Brian, Closers, Rankings, Relievers

Brian’s Top 30 Closer Rankings and Projections for ’12


Craig Kimbrel is head of the class. But do you trust him to repeat last year's success?

Relief pitchers are often thought of as the “Kickers” of baseball, and there is a reason for this theory. For one, there are 30 closers in the league (maybe even more if you count “by committee” bullpens). If you’re in a 10 team league, there will be a throng of closers to be had, even into the late rounds (not every closer will be owned by the end of the draft). Closers also only fulfill one stat category (Saves), which means if you draft a closer with one of your top 10 picks, you’re going to be losing out on a lot of other categories.

That being said, I like to own one of the more renown closers as to avoid the headache of “chasing saves.” I won’t ever go out and draft the best closer, or the second best for that matter, but I like to have a guy on my team who is going to get me at least 30 saves and won’t be in jeopardy of losing his job.

There’s a reason I leave these rankings until last: without fail, every year, one or two closers lose their starting gigs in spring training due to injury or ineptitude. Already Joakim Soria and Ryan Madson are out for the year. Drew Storen is injured (hence his low ranking; he would be number five on this list otherwise). The jury is still out on guys like Jason Motte and Javy Guerra. The reason most leagues hold their drafts at the end of March is to avoid wasting picks on dead end closers.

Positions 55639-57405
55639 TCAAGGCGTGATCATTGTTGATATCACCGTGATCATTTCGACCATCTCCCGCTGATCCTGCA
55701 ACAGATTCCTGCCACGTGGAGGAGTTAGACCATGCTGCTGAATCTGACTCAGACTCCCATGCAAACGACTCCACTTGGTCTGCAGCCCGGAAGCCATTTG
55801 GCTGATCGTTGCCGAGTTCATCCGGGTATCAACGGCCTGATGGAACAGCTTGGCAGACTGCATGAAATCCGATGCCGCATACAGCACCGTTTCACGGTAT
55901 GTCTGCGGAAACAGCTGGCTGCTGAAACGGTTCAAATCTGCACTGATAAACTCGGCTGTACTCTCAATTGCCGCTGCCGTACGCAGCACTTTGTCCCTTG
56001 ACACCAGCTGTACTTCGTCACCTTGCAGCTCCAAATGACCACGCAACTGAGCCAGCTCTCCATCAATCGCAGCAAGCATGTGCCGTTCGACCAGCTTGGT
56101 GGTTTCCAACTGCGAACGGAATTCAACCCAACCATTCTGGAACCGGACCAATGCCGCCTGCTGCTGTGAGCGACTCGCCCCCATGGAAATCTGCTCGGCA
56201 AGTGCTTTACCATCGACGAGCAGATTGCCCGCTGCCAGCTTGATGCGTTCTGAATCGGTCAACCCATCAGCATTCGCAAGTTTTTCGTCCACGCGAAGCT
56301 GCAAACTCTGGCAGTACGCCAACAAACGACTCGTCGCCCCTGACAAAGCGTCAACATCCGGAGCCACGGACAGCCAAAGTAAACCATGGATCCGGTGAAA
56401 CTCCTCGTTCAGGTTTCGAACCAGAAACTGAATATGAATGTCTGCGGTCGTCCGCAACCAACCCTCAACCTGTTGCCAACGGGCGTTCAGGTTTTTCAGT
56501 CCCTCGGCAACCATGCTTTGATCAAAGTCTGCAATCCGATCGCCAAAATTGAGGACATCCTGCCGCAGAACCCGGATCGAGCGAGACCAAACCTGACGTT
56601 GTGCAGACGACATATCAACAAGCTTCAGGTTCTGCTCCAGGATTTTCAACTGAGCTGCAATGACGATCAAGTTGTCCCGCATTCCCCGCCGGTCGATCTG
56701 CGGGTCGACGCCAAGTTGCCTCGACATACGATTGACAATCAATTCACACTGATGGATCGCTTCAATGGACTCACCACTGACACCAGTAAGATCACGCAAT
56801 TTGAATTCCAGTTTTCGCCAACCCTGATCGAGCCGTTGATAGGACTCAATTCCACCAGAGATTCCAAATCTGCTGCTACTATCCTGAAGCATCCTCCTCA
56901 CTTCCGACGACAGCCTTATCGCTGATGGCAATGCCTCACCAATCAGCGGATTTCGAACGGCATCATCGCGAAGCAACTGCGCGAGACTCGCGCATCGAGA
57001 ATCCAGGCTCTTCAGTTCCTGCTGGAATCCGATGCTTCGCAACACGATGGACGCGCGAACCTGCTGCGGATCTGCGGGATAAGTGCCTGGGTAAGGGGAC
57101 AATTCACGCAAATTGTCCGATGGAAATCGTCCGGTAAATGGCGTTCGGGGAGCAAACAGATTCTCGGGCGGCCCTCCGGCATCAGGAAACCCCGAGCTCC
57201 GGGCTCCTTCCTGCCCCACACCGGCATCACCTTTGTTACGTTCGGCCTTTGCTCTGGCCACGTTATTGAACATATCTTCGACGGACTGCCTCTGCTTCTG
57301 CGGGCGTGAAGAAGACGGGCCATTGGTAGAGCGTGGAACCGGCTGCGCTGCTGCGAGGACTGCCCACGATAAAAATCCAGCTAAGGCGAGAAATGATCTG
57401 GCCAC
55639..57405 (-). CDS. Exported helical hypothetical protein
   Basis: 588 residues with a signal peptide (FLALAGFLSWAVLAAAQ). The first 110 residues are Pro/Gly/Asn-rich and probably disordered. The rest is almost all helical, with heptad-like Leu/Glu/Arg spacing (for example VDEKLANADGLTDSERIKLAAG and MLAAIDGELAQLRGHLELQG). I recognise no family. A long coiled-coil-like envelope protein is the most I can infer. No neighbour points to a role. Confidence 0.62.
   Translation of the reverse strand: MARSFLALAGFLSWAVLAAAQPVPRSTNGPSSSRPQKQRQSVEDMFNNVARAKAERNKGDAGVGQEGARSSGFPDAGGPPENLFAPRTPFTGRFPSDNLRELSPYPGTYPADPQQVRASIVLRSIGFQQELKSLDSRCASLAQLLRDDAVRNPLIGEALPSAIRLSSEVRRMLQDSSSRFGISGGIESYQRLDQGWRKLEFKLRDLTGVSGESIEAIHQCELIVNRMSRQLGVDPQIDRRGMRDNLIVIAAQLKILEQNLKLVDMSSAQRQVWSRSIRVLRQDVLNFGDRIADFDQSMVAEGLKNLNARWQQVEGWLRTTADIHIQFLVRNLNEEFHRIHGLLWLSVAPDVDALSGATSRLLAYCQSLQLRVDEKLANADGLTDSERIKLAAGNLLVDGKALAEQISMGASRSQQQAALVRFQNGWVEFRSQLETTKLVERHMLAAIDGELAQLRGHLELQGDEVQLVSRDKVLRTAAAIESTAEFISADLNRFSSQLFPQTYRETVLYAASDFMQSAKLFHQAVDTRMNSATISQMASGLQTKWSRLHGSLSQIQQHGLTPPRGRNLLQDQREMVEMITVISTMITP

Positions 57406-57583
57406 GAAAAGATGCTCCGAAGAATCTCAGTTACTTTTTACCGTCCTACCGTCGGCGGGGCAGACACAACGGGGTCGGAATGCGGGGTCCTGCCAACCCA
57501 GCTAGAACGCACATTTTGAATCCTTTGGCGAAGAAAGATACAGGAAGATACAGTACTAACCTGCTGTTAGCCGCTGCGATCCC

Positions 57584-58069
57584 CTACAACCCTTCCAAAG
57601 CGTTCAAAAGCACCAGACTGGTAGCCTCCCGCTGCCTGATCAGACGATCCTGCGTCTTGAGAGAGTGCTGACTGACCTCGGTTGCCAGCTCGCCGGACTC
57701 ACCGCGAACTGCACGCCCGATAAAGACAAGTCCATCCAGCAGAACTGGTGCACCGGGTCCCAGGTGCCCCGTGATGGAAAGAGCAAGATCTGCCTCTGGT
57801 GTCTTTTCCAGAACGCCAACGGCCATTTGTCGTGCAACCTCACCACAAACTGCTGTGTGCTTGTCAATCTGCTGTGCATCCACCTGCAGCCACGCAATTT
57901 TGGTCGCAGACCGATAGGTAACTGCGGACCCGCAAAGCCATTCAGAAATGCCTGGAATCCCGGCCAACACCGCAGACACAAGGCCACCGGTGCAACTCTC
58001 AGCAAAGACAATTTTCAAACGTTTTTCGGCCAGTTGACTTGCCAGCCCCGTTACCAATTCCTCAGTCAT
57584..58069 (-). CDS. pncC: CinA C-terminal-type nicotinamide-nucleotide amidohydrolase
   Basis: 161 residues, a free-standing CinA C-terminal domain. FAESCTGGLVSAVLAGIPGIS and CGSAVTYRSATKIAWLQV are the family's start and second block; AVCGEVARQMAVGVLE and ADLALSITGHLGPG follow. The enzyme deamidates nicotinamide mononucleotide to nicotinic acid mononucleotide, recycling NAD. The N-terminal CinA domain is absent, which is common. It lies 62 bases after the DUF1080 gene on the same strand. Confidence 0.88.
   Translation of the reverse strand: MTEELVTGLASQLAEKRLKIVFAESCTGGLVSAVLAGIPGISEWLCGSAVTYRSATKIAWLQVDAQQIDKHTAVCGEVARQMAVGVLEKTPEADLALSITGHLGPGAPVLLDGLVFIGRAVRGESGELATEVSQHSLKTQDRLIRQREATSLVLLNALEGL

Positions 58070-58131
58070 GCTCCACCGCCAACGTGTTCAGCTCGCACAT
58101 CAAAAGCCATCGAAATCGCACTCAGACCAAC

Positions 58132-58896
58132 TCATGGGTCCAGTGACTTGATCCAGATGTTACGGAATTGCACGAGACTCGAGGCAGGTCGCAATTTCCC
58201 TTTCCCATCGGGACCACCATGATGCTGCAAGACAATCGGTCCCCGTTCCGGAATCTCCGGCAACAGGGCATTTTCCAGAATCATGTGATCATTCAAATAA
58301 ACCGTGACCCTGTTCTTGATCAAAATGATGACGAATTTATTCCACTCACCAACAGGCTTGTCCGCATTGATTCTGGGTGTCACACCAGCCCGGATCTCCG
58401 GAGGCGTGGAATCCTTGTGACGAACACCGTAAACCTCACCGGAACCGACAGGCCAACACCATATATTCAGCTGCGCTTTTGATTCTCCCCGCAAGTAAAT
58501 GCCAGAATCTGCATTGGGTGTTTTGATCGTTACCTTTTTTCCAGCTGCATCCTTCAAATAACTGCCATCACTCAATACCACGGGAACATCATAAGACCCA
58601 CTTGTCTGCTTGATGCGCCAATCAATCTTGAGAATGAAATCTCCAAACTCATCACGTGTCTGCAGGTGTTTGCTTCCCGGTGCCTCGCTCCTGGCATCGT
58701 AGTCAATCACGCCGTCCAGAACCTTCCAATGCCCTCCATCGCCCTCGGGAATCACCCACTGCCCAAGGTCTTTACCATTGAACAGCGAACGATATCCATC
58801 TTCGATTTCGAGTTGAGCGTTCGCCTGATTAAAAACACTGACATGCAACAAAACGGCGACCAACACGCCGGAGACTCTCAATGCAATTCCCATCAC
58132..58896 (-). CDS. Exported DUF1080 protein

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Brian, Rankings, Starting Pitchers

Brian’s Top 25 Starting Pitcher Rankings and Projections for ’12


Justin Verlander might not be Randy Johnson, but he pitched like it in 2011.

They say when you’re doing an auction draft, you should spend $180 on hitting, leaving only $80 for pitching. And the reasoning is simple: your hitters play everyday, while your starting pitchers are only going to pitch twice a week at most. In a head-to-head league, where a pitcher is only giving you between 6-15 innings a week, the impact isn’t very significant. Conversely, in a rotisserie league, where you’re compiling numbers all year round, and pitcher stats are valuable due to an innings limit, top-shelf pitchers are a hotter commodity. Regardless of the style of gameplay, there will always be pitching late in a draft. Not listed below are fantasy nuggets  like Vance Worley, Doug Fister, Johan Santana, Edinson Volquez, Hiroki Kuroda, and Clay Buchholz, who will be available near the end of your draft. Because of the ability to get talent late, you won’t need to get a handful of these top-25 pitchers. But it should be noted that ending a draft without at least 1-2 of these pitchers would be a detriment to your team. Having a few mainstays, a few sure things, is without question, the way you’ll win a championship.

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Brian, Projections, Rankings, Shortstop

Brian’s Top 12 Shortstop Rankings and Projections for ’12


Three clear stars at the top, but could there be other stars?

Hall of Fame manager Leo Durocher is quoted as saying, “Nobody ever won a pennant without a star shortstop.” This is a clear attempt by Durocher to claim he was a star during his playing days, as he helped the New York Yankees win the World Series in 1928. It’s unknown if his tone was serious when he spoke those words, though. Durocher was a .247 career hitter with a grand total of 24 home runs in 20 years as a player. Babe Ruth nicknamed him “The All-American Out.”